Government Funded Pandemic Payments, Divorce, & Co-Parenting

The pandemic has strained the finances of many families. There have been news stories across the country about domestic disputes being on the rise due to pandemic-related unemployment, quarantine orders, and social distancing requirements. Now, there have been increases in custody issues and domestic violence due to disagreements about stimulus payments and the upcoming child tax credit beginning this summer. There have been parents shooting one another to force agreements to share or remit the entirety of a child-related government payment during the pandemic. Given the economic state of many families, there are bound to be questions about the legality of how divorced co-parents share or receive federal stimulus benefits and child tax credits.

Government Funded Pandemic Payments, Divorce, Co-Parenting

For divorced couples sharing their children, the issue of stimulus checks and child tax credits can be complicated. Couples going through a divorce have the benefit of a judge and legal system to equitably decide these issues. For divorced couples with settlement agreements, a decision has already been made about how the federal government will deposit entitlements. Parents sharing custody of minor children typically have legal instructions regarding how to list the children on their tax returns. While the divorced parent who can’t claim their children to receive the child tax credit this year may feel it’s an unfair occurrence, it may be possible to meet with your attorney to work out an arrangement with your co-parent.

How the 2021 Child Tax Credit May Cause Problems for Co-Parents

The stimulus check was already complicating matters for many co-parenting families, and now with the addition of the advanced Child Tax Credit for 2021, qualifying parents will see monthly relief checks from the federal government of $250 per child between the ages of 6 and 17 and $300 per month for qualified families with a child 6 years old or younger. This increased benefit may mean even more turmoil for families already fighting for the right to claim minor children as dependents for tax purposes. It could also lead to a protracted legal fight for those currently going through a divorce working on settlement agreements. According to current IRS regulations, if there is nothing in the settlement agreement that specifies otherwise, and the custodial parent has nothing in writing about the issues, the IRS will use tiebreaker rules.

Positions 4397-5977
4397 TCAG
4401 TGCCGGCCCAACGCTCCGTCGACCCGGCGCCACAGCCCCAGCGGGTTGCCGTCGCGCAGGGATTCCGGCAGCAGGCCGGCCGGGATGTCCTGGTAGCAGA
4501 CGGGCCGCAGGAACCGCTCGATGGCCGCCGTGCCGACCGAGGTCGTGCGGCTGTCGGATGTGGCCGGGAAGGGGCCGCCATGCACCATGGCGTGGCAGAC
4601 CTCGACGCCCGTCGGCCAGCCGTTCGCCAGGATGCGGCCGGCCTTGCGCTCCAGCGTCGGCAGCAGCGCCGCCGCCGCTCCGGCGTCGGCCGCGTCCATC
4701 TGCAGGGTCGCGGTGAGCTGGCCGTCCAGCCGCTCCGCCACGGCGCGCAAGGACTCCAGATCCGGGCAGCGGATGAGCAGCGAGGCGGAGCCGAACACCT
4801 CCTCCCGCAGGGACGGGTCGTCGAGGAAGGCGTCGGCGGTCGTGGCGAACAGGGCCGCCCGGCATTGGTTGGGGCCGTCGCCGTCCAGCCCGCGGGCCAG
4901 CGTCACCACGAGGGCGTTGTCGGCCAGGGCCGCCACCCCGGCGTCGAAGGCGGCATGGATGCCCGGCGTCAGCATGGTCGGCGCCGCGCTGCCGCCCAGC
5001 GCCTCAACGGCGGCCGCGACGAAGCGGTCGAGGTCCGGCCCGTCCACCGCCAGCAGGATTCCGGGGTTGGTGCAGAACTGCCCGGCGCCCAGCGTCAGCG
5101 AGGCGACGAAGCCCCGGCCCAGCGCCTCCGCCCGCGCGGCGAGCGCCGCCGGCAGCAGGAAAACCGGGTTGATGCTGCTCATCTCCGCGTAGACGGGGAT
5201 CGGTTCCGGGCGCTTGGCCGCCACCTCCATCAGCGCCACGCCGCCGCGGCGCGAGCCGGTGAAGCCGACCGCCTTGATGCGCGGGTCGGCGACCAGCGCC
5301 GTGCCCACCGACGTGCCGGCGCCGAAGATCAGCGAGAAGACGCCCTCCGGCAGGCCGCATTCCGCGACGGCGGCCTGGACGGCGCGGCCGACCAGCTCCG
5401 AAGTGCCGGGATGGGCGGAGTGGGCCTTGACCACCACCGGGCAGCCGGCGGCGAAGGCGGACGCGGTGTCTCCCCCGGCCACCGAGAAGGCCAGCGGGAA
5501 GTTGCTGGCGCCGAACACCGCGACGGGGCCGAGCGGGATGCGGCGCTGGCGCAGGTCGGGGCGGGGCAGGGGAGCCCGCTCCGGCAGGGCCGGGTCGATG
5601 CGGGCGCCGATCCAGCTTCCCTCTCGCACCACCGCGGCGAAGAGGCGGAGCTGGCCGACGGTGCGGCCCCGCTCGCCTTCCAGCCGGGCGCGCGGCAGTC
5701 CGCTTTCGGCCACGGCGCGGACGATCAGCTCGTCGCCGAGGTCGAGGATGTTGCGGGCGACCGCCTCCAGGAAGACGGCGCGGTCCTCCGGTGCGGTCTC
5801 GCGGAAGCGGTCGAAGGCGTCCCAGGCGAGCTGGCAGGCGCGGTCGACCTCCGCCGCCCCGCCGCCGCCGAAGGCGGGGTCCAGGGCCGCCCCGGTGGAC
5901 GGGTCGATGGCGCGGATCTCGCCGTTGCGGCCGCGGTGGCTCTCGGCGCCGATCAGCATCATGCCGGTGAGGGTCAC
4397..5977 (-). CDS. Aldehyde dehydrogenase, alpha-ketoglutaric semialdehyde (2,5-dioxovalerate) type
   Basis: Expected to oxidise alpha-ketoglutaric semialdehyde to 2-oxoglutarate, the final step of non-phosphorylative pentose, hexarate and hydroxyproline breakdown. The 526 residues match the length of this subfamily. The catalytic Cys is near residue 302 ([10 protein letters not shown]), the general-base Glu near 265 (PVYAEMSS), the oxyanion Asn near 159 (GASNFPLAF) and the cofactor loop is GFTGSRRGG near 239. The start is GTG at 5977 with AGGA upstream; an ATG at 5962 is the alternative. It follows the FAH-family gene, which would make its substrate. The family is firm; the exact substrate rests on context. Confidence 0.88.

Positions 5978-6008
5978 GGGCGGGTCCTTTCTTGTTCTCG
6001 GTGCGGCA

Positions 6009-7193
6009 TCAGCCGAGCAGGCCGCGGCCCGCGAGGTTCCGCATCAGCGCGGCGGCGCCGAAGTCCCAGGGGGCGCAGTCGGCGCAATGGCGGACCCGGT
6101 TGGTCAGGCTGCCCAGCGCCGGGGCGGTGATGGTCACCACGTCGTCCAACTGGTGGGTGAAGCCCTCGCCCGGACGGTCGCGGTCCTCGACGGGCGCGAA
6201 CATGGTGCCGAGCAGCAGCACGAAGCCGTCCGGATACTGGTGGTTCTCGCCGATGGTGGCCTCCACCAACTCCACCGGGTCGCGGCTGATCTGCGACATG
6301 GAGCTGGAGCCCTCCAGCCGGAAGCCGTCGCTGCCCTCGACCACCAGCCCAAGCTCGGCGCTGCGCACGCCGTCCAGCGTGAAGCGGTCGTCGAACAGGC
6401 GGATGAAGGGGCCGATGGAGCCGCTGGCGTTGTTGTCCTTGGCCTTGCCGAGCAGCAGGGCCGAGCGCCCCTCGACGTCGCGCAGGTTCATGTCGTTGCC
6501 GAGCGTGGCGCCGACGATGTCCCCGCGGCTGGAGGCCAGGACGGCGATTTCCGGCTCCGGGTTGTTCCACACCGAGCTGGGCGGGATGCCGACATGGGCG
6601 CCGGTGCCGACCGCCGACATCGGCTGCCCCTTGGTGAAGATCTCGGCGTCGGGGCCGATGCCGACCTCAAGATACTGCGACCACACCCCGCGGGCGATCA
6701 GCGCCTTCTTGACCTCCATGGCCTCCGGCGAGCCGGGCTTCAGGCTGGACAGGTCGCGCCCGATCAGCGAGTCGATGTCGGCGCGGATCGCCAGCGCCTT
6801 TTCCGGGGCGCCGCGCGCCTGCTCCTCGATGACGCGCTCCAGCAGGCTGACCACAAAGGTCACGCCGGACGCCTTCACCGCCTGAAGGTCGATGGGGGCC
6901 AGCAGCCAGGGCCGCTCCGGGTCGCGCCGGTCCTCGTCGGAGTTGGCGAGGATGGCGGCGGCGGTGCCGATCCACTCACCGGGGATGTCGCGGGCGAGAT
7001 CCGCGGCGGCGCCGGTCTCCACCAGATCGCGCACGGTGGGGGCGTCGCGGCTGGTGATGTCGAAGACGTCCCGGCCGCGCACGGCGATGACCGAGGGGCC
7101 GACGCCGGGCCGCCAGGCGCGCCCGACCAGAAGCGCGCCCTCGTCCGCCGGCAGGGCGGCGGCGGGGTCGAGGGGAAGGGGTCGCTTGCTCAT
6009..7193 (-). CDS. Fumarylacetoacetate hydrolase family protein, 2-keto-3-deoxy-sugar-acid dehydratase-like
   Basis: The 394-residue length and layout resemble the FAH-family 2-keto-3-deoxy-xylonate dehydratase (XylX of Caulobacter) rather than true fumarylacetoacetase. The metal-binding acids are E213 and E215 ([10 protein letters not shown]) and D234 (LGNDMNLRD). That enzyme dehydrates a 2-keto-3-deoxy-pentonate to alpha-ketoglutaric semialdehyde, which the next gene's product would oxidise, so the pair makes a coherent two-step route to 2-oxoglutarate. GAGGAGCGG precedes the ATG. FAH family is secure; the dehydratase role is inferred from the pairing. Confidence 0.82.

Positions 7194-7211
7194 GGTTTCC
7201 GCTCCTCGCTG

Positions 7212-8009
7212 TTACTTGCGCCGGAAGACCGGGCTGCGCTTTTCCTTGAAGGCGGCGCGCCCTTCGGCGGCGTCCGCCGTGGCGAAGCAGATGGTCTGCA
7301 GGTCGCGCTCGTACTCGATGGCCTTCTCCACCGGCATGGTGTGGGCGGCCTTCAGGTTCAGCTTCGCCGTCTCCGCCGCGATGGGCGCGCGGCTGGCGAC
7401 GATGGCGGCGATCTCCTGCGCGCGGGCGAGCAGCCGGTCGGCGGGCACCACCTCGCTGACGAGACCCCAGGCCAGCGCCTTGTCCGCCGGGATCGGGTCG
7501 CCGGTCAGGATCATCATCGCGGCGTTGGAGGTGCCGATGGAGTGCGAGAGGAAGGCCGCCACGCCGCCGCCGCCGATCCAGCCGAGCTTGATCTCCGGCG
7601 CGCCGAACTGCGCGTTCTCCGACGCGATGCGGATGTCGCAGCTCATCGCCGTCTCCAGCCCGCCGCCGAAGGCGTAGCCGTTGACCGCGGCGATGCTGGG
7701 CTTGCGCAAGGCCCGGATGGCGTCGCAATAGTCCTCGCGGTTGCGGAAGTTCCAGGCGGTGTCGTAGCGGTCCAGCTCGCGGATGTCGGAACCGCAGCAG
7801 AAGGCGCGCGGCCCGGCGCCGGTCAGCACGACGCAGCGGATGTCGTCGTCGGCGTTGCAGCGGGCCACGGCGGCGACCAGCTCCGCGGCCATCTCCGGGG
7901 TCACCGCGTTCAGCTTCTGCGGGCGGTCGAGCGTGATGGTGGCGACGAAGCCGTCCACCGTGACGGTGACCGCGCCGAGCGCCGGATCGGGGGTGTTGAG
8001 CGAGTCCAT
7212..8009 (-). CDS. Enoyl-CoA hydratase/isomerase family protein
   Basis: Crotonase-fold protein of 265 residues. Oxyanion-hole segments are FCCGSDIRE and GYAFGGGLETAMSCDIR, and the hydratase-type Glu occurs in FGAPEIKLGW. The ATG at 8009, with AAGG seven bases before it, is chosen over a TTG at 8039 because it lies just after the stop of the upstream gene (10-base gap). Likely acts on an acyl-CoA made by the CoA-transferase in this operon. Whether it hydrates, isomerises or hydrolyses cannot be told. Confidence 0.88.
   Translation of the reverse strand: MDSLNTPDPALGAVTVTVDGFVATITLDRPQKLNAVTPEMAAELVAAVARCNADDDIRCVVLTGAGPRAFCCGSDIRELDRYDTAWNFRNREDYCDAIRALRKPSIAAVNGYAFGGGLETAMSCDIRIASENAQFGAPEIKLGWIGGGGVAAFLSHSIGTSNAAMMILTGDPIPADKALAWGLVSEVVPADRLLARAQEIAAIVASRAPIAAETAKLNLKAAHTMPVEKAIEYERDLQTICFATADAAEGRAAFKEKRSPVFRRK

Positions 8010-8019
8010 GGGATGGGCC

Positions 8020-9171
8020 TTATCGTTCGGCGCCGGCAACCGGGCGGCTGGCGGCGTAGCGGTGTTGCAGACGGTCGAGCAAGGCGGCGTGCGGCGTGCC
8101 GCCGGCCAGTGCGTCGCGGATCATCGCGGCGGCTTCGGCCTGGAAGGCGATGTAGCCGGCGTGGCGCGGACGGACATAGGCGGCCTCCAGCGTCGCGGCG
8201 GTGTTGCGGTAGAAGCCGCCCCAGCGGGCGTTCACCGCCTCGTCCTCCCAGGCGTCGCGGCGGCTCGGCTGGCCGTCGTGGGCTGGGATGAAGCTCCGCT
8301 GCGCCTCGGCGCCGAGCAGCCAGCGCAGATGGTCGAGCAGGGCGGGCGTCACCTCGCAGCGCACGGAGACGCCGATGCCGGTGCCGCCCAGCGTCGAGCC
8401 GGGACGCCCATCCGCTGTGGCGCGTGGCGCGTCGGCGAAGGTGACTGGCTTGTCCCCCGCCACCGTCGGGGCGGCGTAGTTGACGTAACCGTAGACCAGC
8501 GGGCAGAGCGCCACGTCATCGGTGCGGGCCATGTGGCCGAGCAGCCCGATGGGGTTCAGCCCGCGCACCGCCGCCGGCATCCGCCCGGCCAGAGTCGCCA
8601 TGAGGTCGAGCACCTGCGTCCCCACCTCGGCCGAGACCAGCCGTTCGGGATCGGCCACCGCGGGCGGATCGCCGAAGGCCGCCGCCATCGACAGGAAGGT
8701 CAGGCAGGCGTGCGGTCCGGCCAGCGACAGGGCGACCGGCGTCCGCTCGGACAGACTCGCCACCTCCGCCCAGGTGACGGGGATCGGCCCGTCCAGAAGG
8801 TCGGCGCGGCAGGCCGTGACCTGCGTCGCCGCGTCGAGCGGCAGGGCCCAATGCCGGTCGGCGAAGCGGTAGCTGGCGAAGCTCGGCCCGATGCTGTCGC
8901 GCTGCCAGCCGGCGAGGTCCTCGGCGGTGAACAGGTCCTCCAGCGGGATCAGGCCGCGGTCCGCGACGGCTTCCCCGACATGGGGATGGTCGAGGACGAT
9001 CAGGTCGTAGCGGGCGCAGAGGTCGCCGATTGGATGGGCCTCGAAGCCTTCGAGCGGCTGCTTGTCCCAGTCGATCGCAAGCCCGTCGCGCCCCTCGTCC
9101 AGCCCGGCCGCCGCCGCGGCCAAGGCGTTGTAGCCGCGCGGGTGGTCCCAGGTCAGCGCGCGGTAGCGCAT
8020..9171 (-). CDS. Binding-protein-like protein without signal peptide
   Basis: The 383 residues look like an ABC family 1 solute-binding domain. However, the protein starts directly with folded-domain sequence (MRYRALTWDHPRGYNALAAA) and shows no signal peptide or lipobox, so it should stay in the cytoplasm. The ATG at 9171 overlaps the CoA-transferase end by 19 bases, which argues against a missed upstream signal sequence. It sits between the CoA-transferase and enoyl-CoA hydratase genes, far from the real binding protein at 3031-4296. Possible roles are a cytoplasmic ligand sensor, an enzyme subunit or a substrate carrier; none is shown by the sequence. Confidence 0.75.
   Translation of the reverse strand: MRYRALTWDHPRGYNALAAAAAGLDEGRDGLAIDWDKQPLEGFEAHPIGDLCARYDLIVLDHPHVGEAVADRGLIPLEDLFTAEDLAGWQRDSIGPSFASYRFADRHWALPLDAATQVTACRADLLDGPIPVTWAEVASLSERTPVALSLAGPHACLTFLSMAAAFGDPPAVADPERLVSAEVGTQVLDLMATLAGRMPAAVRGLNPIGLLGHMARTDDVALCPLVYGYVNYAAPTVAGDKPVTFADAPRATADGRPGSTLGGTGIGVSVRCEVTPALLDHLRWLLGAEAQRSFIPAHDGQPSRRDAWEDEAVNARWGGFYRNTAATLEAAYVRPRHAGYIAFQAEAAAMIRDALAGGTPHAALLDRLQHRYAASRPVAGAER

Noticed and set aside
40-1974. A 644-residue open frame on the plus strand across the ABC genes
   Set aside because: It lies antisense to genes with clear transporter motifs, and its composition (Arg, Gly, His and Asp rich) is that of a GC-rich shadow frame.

• A divorced parent sharing custody may claim a child as their dependent if they spend more time with said child.
  • If the divorced parents spend an equal amount of time with the child, then the parent with the highest AGI may claim the child as their dependent.
  • If only one of the taxpayers is a parent to the child in question, then that parent may claim the dependent.

The IRS could be forced to act as the determining body for who would earn the credits. They may be forced to audit filers who claim the same child and determine who has the minor most, and award that person the right to claim the dependent.

Advocating for Families Like Yours Since 2006

At Cianci Law, PC Creative Family Solutions, our attorneys help families make smart choices with their legal issues. The financial and tax ramifications of the changes to the Child Tax Credit may impact your filling, and you may need to ensure you have legal representation. Bring in your divorce settlement agreement and the details of your parenting plan, and you can discuss the specifics of your case with one of our family law attorneys. If you are unable to come to our offices, we offer contact-less consultations during these challenging times.
Call us at (916) 797-1575 to schedule a consultation or for more information on how we could assist in your situation.

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